Monday, March 25, 2002

Bicker for 10 years, then panic

        Cincinnati is getting a reputation as the Barney Fife of Ohio: one bullet, in the foot. At least that's how it looks from Columbus.

        There was that Olympics thing: Local leaders rushed off to the General Assembly to ask for an immediate blank check for Cincinnati's Olympics bid.

        State lawmakers dropped everything and passed it — just to find out three days later that Cincinnati did not make the cut. The bill was quietly put out of its misery by Gov. Taft's veto.

        Now it's the hotel tax thing. For more than 10 years, Cincinnati has been talking itself into getting ready to think about doing something to expand its convention center.

Taxes or death

        Then, after 10 years, local leaders lunged at a hotel tax as if it was the last lifeboat on a sinking ship. (The way downtown is taking on water, it might be.)

        And once again, Cincinnati scrambled to Columbus to request emergency fire-drill action right now.

        Rep. Bill Seitz, who objected and tried to shift more of the tax from Hamilton County to the city, found himself on the wrong side of a stampede.

        “They come up here and tell us to drop everything, then criticize us for asking questions,” he griped.

        Well, actually, Mr. Seitz of Green Township asked more than questions. He threatened to hold the hotel tax hostage for other demands. And that's when he heard from the Cincinnati Business Committee, Procter & Gamble, the Chamber of Commerce and the Hamilton County Republican Party, among others.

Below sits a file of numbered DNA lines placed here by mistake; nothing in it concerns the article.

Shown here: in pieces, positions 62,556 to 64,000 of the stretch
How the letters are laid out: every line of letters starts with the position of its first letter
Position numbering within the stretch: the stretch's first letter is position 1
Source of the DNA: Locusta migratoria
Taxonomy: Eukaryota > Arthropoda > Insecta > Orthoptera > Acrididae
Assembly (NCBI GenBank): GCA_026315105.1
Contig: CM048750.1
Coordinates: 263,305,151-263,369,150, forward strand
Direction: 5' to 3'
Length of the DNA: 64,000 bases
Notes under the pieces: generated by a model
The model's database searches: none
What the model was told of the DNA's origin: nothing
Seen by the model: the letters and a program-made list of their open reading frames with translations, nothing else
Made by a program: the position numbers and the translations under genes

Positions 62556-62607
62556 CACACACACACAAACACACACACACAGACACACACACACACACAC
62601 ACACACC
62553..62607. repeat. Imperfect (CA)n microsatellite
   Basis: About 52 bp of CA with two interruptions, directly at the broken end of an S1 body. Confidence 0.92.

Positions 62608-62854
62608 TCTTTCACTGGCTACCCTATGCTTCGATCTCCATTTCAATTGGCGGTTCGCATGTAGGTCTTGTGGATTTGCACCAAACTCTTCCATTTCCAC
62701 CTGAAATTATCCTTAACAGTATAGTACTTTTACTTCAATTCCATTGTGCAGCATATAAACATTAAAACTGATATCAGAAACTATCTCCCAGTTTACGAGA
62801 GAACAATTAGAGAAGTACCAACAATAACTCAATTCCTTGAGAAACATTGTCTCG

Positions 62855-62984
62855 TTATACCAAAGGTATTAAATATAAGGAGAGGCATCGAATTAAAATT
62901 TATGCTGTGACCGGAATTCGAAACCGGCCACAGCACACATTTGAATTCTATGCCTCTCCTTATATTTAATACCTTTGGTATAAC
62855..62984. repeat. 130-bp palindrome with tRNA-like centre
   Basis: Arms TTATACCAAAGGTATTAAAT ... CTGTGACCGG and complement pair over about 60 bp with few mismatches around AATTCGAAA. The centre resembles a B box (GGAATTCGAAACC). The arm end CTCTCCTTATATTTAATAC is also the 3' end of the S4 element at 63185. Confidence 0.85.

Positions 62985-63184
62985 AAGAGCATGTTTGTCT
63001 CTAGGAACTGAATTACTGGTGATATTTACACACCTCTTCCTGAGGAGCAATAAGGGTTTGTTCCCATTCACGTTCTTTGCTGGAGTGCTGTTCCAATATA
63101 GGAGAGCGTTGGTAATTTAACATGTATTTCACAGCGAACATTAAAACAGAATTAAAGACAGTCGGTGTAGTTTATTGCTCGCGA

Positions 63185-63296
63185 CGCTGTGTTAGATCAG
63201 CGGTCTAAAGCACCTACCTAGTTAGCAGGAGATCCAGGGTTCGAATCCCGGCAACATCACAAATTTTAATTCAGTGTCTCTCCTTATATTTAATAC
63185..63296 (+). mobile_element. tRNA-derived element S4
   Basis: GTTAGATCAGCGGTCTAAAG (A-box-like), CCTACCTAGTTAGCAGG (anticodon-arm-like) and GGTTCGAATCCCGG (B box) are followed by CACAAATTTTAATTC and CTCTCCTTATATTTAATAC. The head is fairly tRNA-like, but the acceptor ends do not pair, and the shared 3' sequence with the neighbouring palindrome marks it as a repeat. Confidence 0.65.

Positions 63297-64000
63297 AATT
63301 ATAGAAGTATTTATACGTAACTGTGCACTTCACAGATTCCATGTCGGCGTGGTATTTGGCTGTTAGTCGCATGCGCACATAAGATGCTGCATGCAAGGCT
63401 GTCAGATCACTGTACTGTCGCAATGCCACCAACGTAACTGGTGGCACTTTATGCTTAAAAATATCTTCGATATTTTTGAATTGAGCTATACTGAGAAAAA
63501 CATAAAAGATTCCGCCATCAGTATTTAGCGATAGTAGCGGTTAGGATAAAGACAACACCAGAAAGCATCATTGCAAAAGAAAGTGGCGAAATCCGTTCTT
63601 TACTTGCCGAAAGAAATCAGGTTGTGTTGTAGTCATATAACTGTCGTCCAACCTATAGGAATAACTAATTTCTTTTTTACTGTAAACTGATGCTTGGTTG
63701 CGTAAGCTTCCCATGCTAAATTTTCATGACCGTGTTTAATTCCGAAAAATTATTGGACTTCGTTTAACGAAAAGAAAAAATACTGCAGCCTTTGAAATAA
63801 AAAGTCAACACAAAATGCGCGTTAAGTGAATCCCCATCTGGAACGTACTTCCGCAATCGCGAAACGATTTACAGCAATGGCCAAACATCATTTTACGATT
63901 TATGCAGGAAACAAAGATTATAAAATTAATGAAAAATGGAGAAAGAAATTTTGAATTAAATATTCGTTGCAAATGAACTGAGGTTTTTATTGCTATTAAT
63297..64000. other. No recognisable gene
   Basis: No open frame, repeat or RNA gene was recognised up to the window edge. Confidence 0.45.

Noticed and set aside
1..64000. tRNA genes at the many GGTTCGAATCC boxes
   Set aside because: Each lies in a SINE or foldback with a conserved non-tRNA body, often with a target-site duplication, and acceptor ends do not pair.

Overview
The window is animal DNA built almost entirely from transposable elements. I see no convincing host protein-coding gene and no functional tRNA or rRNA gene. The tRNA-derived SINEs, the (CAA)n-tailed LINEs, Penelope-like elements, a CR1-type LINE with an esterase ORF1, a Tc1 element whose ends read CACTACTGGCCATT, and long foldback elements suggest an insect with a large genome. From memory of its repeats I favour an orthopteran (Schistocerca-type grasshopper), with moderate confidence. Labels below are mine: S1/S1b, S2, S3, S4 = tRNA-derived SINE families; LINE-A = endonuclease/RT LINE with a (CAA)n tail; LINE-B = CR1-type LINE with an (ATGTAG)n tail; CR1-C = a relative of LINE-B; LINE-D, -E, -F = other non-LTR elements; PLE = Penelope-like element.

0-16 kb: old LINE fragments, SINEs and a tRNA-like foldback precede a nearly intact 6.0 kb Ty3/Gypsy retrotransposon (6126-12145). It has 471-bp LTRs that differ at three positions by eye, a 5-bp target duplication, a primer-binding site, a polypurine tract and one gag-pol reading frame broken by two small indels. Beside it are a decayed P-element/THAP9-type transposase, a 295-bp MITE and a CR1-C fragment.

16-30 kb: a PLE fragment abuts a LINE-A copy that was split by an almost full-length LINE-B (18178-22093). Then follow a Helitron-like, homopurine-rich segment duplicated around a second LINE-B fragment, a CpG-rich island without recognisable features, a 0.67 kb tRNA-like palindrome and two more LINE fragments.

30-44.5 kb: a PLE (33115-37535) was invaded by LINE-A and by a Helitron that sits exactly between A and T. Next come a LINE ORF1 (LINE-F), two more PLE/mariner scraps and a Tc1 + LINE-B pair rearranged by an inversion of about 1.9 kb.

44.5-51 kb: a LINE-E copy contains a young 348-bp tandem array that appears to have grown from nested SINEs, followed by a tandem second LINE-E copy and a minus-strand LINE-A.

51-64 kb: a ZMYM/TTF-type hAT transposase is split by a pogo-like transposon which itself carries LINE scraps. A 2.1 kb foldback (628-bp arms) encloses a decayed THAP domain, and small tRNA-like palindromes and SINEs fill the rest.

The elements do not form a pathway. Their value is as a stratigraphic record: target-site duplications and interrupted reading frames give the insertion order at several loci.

Just roll over

        Mr. Seitz said the message was, “All you're supposed to do, Mr. Legislator, is roll over.”

        And he rolled.

        Mr. Seitz managed to extract a 30-year deal to limit rates for city water in the suburbs. But this week, Mr. Seitz and other local lawmakers are expected to swallow their objections and pass a bill that allows a 4.5 percent hotel-tax hike countywide.

        “Every single person I've talked to says this is a lousy deal, don't vote for it,” Mr. Seitz said.

        One of them is Sharonville Mayor Virgil Lovitt. He says the suburbs have been strong-armed by “big, old money” into an oppressive tax that will kill jobs and dry up visitors.

        The total room tax, including sales taxes, will hit 16.5 percent, he said: “Third highest in the nation, behind Houston and San Antonio. And they have warm weather.”

        Mayor Lovitt also points out that 65 percent of the rooms being taxed are outside the city.

        “We were willing to take an increase, as long as they kept it under 15 percent,” he said. “They didn't budge one fraction.”

        The suburbs are steamed.

        “What sent a lot of them into orbit,” Mr. Seitz said, “was when the city of Cincinnati got a $50 million windfall and spent it in one day without one farthing for the convention center.”

        He feels bruised. So does Mayor Lovitt, who hopes to derail the speeding train with help from the Ohio Hotel and Lodging Association. If the battle goes statewide, it's because Cincinnati pushed too hard, and the suburbs pushed back.

        One small step for downtown — and a big step backward for regional cooperation.

        Convention center expansion is a no-brainer. But Cincinnati has an uncanny talent for making no-brainers look as brainless as a whole posse of Barney Fifes.

        E-mail: Past columns at


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